WASHINGTON - Billionaire Donald Trump came under fire from the rest of the field for his proposed Muslim ban at the Republican presidential debate on Tuesday night (Dec 15) as establishment favourites put up their strongest showing of the debate season so far.
Former Florida governor Jeb Bush – who had become something of the forgotten man of the campaign – led the attacks against Mr Trump, accusing him again and again of not being a serious candidate.
“This is not a serious proposal,” he said when asked about Mr Trump’s contentious suggestion. “In fact, it will push the Muslim world, the Arab world away from us at a time when we need to re-engage with them to be able to create a strategy to destroy ISIS.”
“So Donald, you know, is great at - at the one-liners, but he's a chaos candidate. And he'd be a chaos president. He would not be the commander-in-chief we need to keep our country safe,” said Mr Bush.
Others, like Senator Rand Paul, Ohio Governor John Kasich and New Jersey Governor Chris Christie all took either direct or veiled attacks at the proposal, put forward by Mr Trump after the shootings in San Bernardino, California that left 14 people dead.
The shooters - US-born Syed Rizwan Farook and his Pakistan-born wife Tashfeen Malik - were said to have been inspired by the Islamic State in Iraq and Syria (ISIS).
Even Senator Ted Cruz, who had thus far refrained from criticising Mr Trump publicly, said that he would not support the measure.
“There are millions of peaceful Muslims across the world, in countries like India, where there is not the problem we are seeing in nations that … have territory controlled by Al-Qaeda or ISIS, and we should direct at the problem, focus on the problem, and defeat radical Islamic terrorism. It's not a war on a faith; it's a war on a political and theocratic ideology that seeks to murder us,” he said.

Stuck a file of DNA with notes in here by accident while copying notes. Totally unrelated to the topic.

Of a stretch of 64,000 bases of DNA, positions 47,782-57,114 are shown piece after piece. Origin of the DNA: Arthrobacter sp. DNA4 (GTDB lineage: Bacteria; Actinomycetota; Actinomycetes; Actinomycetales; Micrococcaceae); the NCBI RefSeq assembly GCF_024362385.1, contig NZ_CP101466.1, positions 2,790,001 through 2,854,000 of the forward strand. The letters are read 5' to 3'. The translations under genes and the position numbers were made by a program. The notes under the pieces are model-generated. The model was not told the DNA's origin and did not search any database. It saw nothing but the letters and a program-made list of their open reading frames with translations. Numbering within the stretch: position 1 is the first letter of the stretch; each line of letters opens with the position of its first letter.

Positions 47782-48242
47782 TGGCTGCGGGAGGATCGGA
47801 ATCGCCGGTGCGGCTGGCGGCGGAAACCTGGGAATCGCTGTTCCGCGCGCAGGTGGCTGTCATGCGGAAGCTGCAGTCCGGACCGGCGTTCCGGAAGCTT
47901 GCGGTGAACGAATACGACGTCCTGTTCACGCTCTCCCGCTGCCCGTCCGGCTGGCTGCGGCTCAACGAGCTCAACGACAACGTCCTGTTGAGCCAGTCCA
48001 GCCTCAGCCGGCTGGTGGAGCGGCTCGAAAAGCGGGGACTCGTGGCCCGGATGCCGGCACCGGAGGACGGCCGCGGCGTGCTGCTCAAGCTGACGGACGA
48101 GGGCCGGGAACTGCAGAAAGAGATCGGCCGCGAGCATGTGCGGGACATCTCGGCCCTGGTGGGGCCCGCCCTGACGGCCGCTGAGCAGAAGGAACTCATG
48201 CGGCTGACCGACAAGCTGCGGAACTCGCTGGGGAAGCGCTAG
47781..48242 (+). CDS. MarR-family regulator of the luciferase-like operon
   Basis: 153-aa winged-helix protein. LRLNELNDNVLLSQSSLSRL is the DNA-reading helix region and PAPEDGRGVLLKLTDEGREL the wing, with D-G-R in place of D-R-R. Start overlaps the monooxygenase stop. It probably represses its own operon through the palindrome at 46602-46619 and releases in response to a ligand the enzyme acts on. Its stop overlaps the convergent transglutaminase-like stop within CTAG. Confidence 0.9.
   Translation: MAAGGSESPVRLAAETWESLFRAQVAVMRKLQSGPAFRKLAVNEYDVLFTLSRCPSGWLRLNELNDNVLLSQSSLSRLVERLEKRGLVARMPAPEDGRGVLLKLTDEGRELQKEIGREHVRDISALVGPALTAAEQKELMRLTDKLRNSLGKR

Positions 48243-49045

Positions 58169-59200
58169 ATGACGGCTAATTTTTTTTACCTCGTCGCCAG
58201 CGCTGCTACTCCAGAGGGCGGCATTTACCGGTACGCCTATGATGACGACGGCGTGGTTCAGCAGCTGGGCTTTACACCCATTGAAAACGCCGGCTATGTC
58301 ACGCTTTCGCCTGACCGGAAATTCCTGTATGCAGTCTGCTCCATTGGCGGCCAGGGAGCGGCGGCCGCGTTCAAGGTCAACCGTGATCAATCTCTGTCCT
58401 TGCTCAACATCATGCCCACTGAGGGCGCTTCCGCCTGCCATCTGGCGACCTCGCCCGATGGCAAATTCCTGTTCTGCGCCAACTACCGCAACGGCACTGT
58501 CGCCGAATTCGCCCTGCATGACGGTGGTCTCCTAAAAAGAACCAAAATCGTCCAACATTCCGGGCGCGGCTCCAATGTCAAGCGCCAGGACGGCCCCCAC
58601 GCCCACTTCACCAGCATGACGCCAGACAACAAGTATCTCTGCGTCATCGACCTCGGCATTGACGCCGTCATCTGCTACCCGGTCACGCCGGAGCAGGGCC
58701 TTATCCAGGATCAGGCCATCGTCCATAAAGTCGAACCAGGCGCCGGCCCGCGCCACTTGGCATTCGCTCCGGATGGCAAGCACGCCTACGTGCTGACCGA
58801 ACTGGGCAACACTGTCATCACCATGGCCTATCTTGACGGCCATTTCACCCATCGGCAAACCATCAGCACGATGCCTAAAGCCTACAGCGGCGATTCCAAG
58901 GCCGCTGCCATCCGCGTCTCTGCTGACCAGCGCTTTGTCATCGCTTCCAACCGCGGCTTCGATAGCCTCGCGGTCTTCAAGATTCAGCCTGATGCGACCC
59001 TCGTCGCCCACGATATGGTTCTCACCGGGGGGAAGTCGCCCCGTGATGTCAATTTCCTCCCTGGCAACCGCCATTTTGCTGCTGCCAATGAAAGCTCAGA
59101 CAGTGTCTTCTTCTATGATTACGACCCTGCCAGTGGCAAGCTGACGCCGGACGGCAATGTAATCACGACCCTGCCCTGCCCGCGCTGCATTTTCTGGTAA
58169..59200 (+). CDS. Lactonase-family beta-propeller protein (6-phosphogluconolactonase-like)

Mr Trump, on his part, defended his ban, as well as his other similarly inflammatory suggestion that the families of the terrorists be killed as well.
“We are not talking about isolation. We're talking about security. We're not talking about religion. We're talking about security. Our country is out of control,” he said.
Still, in a rare departure for the Republican debates, Mr Trump was not the centre of attention. In fact it was the likes of Mr Cruz – who is surging in the polls – Mr Rubio and Mr Bush that had the strongest moments.
As a result, this was one of the most substantive Republican debates yet as the different candidates discussed genuine policy differences when it came to issues like immigration and foreign policy.
It was a night when Mr Trump occasionally seemed out of his depth as he resorted to his usual character attacks.
After one exchange with Mr Bush, Mr Trump attacked his low polls numbers, citing recent polls that show the businessman extending his lead over the rest of the field.
Said Mr Trump: “Well, let's see. I'm at 42, and you're at 3. So, so far, I'm doing better.”
The substantive policy debates largely excluded him. Instead it was Mr Cruz and Mr Rubio who clashed over whether the 11 million illegal immigrants in the country should have a path to citizenship and whether the National Security Agency should have continued its bulk collection of phone metadata.
There was also big divisions among candidates over whether regime change was the correct policy for the US.
The debate was the first for the Republican Party since the attacks in Paris and California and national security expectedly occupied more than half of the two-hour debate, with each of the nine candidates outlining their plans for attacking ISIS.
This was the last Republican debate of the year. There will be one more before the primary voters cast their vote in Iowa in February.